The wildfire season has started here in New Mexico. That’s not surprising given that most of the state is suffering from extreme or exceptional (even drier) drought. See the drought monitor here.

Here’s a picture Andy took Friday (from the east door of the cottage) of smoke from the fire 25 miles from Santa Fe:
And here are two pictures of smoke from a fire in our Jemez Mountains, taken from our apartment Friday afternoon and yesterday evening:
It’s always sad to think of more trees going up in smoke, but it would be a lot worse if we had the windy conditions we had a few weeks ago. And it’s a lot better than the tornadoes tammy and her neighbors in Oklahoma have been experiencing. Read about tammy’s experience here. I’m so glad you’re all right, tammy!

Hopefully everyone else’s week was less eventful!

Thanks to tammy, Dixie, bikehikebabe, Ursula and Rummuser for commenting on last week’s post.
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13 Responses to Fire!

  1. Mike says:

    Jean, I thought about you this morning when I saw the news about the Santa Fe fire. Here in Arkansas, our drought of last year is long gone. We’re wet; everything is lush, green, and overgrown. A farm couple we know has already gotten nearly 500 round bales of hay, only 9 or 10 less than they got in all of last year. We’ve been lucky with the storms. The systems have been going through in the mornings before the heat of the day raises the energy in the atmosphere. We’ve only headed to the storm shelter once this year.
    Mike´s last blog post ..Stacked Rocks.

  2. bikehikebabe says:

    The whole Los Alamos town has been evacuated twice in last 11 yrs. Got with-in a couple stones-throw of our house the 1st time. Jean’s mountain house & land got burnt to ground this last time. Drought & fire seems to be the way of live here. My mountain friend’s mother wanted to visit when “there isn’t a snow storm or fire”. And when would that be??? 😀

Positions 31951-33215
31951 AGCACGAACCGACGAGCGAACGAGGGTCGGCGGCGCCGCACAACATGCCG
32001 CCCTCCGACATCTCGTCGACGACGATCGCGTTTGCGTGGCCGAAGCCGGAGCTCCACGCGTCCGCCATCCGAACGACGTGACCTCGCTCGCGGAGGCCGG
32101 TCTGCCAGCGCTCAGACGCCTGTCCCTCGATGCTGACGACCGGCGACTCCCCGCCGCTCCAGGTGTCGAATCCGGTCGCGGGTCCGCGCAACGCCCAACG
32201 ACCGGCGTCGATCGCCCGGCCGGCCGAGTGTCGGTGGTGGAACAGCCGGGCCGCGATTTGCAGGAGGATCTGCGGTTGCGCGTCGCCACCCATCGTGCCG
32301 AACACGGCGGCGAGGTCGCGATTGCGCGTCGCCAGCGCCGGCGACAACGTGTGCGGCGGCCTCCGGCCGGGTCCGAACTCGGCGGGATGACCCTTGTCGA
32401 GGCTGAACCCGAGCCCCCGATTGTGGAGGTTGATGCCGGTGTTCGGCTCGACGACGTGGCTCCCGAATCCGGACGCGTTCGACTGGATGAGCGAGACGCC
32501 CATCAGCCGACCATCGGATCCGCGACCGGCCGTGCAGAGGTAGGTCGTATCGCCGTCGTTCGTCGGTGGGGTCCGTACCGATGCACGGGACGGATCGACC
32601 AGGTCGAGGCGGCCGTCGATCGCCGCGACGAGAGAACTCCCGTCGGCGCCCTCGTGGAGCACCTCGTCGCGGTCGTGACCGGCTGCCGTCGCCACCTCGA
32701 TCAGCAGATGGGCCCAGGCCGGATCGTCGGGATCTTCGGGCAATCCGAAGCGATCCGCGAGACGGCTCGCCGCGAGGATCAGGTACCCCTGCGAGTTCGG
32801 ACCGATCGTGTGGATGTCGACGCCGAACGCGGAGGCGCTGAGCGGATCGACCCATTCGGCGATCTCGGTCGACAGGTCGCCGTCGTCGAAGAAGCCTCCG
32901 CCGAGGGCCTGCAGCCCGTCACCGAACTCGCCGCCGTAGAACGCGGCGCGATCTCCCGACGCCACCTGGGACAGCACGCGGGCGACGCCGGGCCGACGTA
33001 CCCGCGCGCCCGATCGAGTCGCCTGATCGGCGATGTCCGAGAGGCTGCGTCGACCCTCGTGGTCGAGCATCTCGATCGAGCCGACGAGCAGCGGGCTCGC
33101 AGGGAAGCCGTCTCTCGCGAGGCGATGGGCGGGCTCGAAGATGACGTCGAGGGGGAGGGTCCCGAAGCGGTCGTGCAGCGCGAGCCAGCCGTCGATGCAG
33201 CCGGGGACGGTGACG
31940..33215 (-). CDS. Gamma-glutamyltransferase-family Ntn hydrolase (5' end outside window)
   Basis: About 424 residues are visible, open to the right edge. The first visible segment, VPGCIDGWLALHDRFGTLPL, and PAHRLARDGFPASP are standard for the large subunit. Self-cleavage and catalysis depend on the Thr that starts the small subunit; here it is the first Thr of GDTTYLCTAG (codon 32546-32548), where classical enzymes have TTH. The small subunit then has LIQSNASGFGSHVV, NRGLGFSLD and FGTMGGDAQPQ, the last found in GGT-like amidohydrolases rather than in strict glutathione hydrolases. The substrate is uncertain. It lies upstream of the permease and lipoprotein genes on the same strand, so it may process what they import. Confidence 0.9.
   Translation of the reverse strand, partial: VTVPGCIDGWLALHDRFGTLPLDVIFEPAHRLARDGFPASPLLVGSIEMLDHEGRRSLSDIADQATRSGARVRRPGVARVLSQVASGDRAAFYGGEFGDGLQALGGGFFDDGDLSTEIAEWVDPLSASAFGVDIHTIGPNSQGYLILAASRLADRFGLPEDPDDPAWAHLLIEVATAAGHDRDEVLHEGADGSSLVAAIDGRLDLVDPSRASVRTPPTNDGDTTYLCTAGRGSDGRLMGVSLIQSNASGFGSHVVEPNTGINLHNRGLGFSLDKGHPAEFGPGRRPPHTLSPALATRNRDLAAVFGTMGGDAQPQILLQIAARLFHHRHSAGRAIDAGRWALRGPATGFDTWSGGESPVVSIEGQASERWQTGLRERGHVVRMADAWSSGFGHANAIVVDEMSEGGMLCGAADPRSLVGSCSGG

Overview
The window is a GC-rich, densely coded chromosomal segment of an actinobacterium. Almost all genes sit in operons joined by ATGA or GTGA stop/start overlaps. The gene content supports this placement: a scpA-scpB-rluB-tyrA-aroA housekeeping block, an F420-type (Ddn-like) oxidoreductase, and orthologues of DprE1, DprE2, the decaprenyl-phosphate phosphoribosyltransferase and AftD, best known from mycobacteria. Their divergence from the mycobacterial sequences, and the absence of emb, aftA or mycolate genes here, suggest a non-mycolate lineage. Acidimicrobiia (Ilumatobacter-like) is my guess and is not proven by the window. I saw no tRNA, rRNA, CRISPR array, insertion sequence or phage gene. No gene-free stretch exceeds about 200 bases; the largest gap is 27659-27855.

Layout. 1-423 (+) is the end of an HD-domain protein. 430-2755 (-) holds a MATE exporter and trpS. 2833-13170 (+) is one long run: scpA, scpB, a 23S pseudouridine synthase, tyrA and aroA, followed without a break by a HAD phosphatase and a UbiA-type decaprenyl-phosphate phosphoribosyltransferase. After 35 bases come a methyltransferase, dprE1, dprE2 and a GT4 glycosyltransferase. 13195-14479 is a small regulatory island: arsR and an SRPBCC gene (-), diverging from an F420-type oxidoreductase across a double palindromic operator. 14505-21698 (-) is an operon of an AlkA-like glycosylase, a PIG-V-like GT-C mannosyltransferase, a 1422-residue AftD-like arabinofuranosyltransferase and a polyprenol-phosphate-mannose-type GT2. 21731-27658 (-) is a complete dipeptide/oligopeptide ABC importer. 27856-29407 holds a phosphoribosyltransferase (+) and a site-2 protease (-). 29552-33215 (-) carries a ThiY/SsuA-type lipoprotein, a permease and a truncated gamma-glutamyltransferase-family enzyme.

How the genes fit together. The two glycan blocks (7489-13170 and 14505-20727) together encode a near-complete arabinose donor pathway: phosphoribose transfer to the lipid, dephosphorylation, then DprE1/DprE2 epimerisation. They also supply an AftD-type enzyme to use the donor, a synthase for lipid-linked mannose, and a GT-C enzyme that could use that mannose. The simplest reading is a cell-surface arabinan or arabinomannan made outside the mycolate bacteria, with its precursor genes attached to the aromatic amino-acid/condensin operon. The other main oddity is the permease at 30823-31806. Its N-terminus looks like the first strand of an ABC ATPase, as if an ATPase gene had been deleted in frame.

3. Cathy in NZ says:

    Terrifying, brilliance, resistance and many other words that describe the vagaries of weather patterns, which seem to intensify the more telecommunications expand. Some things occur regularly and have been doing that for decades whilst other things just pop up…when they are least expected.

    At the moment the news is on a big landslide that is or has taken homes including a ‘care facility for elders’. In Wellington, a suburb where residents are saying one thing, and the council is saying something else…

    life is precious and we don’t really know it is until something happens. It might not be weather related it might be something far more personal like unexpected health issue, having to move, being fired or being made redundant from a wonderful job.

    but somehow we soldier on – like Tammy with the recent tornado…
    Cathy in NZ´s last blog post ..Paper, Paint and “What-if?”

  4. Evan says:

    Winter here so the fire season is a while away.

    With eucalypts it is a big worry.

    We white people still aren’t willing to accommodate to our landscape in Australia – and we are paying the price.
    Evan´s last blog post ..Dealing With Distress #1 – sleep

  5. Jean says:

    That’s great news that your drought is over, and that your storm systems aren’t too threatening. As I mentioned, so far we’re lucky that the winds haven’t been too bad. We’re keeping our fingers crossed.